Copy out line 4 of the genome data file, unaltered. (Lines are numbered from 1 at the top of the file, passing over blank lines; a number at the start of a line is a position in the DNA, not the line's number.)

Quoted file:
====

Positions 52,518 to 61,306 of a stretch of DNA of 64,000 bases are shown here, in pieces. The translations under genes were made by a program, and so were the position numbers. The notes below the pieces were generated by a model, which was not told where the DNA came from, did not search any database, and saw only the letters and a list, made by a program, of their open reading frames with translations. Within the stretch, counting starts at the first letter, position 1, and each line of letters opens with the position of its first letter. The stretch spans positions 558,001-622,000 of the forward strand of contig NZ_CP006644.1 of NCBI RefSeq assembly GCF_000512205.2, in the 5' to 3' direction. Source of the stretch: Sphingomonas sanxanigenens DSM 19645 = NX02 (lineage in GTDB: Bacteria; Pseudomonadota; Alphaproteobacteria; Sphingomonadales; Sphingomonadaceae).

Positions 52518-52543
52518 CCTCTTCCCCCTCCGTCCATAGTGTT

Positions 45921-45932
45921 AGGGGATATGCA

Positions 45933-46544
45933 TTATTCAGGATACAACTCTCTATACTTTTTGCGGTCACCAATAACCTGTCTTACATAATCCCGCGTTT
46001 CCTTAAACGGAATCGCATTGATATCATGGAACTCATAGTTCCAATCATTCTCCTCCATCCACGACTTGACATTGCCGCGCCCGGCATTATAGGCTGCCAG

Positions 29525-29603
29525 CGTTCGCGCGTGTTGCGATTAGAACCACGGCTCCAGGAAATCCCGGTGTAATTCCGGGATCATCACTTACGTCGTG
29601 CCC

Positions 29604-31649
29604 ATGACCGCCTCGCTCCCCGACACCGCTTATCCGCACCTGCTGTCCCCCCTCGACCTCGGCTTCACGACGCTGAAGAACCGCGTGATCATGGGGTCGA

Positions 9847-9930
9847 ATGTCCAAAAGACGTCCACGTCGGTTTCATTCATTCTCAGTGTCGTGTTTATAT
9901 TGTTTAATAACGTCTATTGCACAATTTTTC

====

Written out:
Positions 45921-45932